Sony, Samsung Design Europe and the British Film Institute are among the top organisations that have joined forces with Kingston University to create Digital Media Kingston, an initiative that aims to fill the digital skills gap by breaking down the barriers between the arts and sciences.
“We need to move away from the idea that arts people are ‘creatives’ and scientists are ‘tecchies’,” Karen Cham, development co-ordinator for Digital Media Kingston, said. “Both fields are highly creative and are increasingly working together in the digital age – an animator and a programmer designing a computer game, for example. But at present most students in the arts and sciences across the globe don’t collaborate on projects until they meet in the world of work. This is a serious skills gap which has been identified by industry and that’s where Kingston University is spearheading change. Digital Media Kingston, with its cross-faculty initiative, is unique.”
The pioneering approach means that, from September, postgraduate students on computer game and 3-D imaging courses developed under the initiative will work together across up to four faculties at Kingston and can graduate with either an MA or MSc.
Alex McDowell – the production designer on such films as Fight Club, The Terminal and Minority Report and a visiting artist at the Massachusetts Institute of Technology (MIT) – has joined the industry panel of experts at Digital Media Kingston, along with other industry experts including Shelley Page, Head of International Outreach for DreamWorks Animation, and Sarah Lemarié, Infrastructure Manager & Academic Liaison at Sony Computer Entertainment Europe Limited. Alex, Shelley and Sarah have been closely involved in developing the Digital Media Kingston courses, helping to ensure that students are equipped with the skills they will need in the workplace.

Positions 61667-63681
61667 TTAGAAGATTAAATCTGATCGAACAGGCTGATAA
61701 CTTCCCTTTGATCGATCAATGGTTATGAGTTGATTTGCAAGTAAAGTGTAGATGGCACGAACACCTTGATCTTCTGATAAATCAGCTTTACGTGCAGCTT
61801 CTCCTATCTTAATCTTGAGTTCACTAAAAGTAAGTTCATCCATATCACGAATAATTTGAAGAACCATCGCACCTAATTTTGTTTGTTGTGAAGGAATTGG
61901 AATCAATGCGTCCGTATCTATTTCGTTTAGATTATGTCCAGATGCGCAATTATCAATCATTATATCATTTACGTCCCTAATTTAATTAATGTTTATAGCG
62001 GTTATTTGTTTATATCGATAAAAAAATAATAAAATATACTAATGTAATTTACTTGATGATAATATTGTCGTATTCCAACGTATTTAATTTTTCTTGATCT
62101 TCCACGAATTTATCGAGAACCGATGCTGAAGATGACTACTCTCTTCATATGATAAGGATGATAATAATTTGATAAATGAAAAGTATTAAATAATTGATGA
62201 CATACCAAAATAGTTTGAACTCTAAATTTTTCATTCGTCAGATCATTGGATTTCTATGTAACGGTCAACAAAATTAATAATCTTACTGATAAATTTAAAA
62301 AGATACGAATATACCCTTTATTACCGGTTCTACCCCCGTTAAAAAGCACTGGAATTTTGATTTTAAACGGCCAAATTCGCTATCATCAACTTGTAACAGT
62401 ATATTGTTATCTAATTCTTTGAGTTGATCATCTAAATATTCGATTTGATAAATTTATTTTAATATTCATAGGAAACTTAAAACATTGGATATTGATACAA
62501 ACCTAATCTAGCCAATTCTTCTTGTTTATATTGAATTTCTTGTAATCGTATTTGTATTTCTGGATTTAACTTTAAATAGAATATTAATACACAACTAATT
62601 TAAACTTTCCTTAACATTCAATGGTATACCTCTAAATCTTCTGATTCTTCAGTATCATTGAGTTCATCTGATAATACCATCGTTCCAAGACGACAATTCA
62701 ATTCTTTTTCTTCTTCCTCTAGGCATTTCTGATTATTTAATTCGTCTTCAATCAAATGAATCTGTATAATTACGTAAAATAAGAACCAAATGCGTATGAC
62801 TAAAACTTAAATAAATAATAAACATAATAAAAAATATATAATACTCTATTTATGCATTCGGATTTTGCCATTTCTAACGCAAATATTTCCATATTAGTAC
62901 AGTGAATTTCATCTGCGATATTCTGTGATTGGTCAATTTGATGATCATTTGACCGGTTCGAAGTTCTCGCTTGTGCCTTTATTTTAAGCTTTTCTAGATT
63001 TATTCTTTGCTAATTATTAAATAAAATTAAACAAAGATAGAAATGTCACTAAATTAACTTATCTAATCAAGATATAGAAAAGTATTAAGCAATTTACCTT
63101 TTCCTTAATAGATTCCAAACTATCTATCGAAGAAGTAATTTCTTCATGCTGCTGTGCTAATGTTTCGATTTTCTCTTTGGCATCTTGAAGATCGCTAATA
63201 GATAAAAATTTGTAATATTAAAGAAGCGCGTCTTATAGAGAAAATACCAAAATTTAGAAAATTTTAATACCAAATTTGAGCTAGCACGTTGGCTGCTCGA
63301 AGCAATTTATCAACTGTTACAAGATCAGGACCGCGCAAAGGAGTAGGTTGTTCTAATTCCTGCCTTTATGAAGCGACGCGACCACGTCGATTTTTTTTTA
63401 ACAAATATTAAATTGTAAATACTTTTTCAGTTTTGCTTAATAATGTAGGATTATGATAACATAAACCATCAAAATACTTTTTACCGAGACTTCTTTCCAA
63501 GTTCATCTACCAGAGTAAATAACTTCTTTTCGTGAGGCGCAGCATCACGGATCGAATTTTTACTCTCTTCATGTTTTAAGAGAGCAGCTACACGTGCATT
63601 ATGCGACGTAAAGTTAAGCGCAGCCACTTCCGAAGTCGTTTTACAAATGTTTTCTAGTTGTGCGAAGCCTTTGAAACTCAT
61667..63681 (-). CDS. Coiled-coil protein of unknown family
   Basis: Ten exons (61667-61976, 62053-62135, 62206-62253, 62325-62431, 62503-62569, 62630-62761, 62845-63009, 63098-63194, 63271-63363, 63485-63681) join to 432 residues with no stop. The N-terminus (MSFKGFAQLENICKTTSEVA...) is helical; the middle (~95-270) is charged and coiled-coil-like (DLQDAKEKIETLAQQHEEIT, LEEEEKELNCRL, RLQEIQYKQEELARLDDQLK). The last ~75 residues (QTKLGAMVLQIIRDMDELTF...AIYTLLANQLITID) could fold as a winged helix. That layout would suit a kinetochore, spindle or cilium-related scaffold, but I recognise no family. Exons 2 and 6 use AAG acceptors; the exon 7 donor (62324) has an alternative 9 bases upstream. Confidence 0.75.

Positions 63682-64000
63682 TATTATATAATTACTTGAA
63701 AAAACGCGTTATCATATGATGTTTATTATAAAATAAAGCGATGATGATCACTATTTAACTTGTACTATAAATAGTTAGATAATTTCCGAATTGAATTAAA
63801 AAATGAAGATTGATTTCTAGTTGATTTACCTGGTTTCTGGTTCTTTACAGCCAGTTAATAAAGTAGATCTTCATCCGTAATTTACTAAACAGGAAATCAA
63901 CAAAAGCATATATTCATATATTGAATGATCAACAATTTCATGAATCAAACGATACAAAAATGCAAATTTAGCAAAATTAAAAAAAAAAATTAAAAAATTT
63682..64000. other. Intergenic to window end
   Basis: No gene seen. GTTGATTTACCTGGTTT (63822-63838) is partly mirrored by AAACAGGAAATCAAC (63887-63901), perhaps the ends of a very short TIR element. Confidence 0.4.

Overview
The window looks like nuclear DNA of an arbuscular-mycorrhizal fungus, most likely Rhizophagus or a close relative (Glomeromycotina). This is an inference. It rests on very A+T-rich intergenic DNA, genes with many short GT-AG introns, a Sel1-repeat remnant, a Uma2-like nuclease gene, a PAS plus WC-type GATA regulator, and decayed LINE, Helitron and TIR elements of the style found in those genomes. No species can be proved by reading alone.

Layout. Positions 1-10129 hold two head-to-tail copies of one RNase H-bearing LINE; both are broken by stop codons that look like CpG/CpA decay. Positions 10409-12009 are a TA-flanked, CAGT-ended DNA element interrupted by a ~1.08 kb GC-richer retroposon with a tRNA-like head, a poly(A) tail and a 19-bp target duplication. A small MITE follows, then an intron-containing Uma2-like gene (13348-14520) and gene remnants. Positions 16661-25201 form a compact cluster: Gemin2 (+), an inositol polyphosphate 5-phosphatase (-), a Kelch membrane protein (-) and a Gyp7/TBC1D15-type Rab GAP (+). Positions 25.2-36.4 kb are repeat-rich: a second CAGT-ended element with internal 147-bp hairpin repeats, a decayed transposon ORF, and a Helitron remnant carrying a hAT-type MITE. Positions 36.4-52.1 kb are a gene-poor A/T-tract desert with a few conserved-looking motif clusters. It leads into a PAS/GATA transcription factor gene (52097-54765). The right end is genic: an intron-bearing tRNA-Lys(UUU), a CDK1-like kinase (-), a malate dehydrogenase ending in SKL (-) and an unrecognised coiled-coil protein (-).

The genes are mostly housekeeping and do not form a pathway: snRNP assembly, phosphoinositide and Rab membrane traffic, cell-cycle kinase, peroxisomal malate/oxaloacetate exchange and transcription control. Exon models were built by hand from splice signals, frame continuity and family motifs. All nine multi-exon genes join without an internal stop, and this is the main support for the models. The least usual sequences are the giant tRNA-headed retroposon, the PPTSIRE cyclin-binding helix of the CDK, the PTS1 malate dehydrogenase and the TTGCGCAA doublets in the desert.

"In order to work effectively our staff need a very deep understanding and appreciation of many cross-discipline skills,” Sarah Lemarié said. “In games development it is imperative that team members are able to discuss issues using the context and language of their colleagues, no matter whether their focus is technical, creative or artistic. By bringing these disciplines together in Digital Media Kingston, the University is ensuring their students will have exactly the right mindset, experience and skills that to perform in the creative media industries."
Digital Media Kingston was showcased at the prestigious FMX/09 international conference in Stuttgart during May. Ultimately, it will bring together researchers from within the sciences and arts in addition to offering new cross-faculty courses in computer game development and special effects. It also acts as a portal to over 20 existing postgraduate courses in four faculties, covering subjects as diverse as software engineering; art and space; film-making; popular music; web development; informatics; and screen design for film and television.
The University is eager to involve local firms and Sunrise Software of Chessington, Surrey, has also joined the panel. “We are very keen to encourage new local talent in our field, and we were impressed by how proactive Digital Media Kingston is in involving industry in its graduate programme. We fully intend this to be the first step in an enormously fruitful relationship between us,” Sunrise Software chairman Tom Weston said.
From September, Digital Media Kingston will offer six postgraduate courses of its own, including games development and 3-D computer-generated imagery. This should be followed in 2010 by a course on special effects. “We’re offering what industry is telling us it needs,” Ms Cham said. “Our students will be fully equipped to play a major part in the digital age, which underpins everything in the 21st Century.”